Like, 8, to be specific.
Hosting workshops . . .
1. Helps people start to see you as a teacher and an expert in your niche. A great workshop topic, attractive graphics to support your event, a simple signup process, and a helpful agenda/worksheet to go along with it and you will seem professional, experienced, and amazing.
This impression goes a long way whether you’re providing services, trying to line up speaking opportunities, or creating information products, membership programs, or coaching/mastermind groups.
2. Causes you to create actionable worksheets, tips, and content so that you can see if you even have enough material, information, etc. to create a full course/program out of your topic, or if it might be better as a book, or if it should be a one-on-one service, or be left alone as a workshop, or abandoned completely, or done as a collaboration, or made into a group program, etc.
3. Gives you tons of packaging options. You can use your workshop as a free opt-in event conducted live, a free opt-in conducted live and then packaged as an evergreen opt-in or product bonus, a free opt-in conducted live and then sold afterward, or a paid product . . . among other options.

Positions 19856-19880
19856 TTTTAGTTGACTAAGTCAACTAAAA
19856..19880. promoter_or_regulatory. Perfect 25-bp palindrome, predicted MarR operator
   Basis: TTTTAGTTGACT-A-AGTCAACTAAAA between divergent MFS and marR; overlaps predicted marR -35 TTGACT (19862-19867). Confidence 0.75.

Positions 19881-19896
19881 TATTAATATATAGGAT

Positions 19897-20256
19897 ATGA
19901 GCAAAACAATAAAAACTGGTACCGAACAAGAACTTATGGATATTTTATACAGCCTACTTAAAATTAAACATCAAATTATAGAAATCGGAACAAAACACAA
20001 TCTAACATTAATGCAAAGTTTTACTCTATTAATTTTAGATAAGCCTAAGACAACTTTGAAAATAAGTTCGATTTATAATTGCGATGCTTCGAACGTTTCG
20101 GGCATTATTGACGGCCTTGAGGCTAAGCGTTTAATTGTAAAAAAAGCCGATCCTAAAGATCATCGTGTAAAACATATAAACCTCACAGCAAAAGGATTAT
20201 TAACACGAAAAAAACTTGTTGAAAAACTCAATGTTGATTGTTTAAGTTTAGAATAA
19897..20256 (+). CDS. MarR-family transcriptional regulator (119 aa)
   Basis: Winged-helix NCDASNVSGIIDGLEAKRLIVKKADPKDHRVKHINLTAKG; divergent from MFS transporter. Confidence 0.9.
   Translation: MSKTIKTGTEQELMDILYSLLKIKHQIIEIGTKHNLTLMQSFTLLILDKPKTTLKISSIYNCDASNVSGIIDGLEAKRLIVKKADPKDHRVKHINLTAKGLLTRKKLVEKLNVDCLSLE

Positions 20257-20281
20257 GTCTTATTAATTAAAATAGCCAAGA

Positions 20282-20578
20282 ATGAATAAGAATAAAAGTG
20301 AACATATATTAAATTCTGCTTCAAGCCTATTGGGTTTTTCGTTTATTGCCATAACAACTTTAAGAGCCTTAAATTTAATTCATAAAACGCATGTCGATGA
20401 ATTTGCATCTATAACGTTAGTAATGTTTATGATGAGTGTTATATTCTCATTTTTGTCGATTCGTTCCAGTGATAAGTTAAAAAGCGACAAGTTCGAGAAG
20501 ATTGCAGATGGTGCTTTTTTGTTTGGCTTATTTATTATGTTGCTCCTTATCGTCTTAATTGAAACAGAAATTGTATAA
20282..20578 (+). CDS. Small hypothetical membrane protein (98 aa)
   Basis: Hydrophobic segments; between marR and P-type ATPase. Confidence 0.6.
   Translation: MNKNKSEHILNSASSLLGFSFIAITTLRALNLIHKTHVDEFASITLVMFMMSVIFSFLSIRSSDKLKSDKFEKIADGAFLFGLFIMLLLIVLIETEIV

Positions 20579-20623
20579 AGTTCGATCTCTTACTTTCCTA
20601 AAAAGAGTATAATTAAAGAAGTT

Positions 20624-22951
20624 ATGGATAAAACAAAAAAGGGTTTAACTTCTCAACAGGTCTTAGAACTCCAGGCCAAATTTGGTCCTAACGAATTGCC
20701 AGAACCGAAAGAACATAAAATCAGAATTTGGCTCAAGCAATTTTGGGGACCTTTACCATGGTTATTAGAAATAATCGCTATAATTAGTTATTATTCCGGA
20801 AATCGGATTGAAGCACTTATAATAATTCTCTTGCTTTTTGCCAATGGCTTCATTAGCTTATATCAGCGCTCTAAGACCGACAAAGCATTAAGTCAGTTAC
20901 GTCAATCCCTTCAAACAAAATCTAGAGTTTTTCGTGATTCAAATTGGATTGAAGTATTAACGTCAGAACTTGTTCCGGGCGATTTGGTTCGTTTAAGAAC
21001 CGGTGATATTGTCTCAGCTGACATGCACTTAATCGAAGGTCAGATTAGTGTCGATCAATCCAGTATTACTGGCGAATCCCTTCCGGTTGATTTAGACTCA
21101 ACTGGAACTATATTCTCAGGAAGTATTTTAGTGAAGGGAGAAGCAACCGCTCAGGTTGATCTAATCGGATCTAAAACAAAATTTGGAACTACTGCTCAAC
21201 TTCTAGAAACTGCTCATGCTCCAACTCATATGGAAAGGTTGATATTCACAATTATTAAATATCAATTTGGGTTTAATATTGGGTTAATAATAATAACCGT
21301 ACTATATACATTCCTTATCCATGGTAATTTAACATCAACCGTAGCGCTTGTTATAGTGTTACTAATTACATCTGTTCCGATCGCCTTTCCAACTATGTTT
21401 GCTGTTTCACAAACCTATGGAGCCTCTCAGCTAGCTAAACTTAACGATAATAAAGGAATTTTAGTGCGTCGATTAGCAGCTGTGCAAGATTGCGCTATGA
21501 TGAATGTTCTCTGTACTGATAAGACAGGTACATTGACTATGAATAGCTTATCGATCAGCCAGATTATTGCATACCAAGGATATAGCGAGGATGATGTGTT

4. Allows you to test out EVERYTHING. It would be horrible to waste time (or money) developing something as intense as a course or book that turns out to not actually work for you or your audience. Developing worksheets, slides, and a script or bullet points of info for your workshop will help you figure out if the content works for you, of course, but actually presenting the information to your audience will allow you to get a real understanding of how it works for them. Was it too long? Too short? Too hard? Too confusing? Just right? Etc.
5. Helps you create a larger product or series as you go. Instead of planning one major resource (think course, online school, etc.) and leaving it looming over you, you’re able to plan it and create small sections/modules of it as workshops. #Brilliant
6. Gives you an additional price point to serve your audience with, as well as a different level of intensity/urgency of information—many times, a workshop will be more actionable and comprehensive than a blog post, eBook, or other type of resource.
Serving your audience at varying levels of need (amount of information, price, learning style, etc.) is a way to show you care and to impress your ideal people.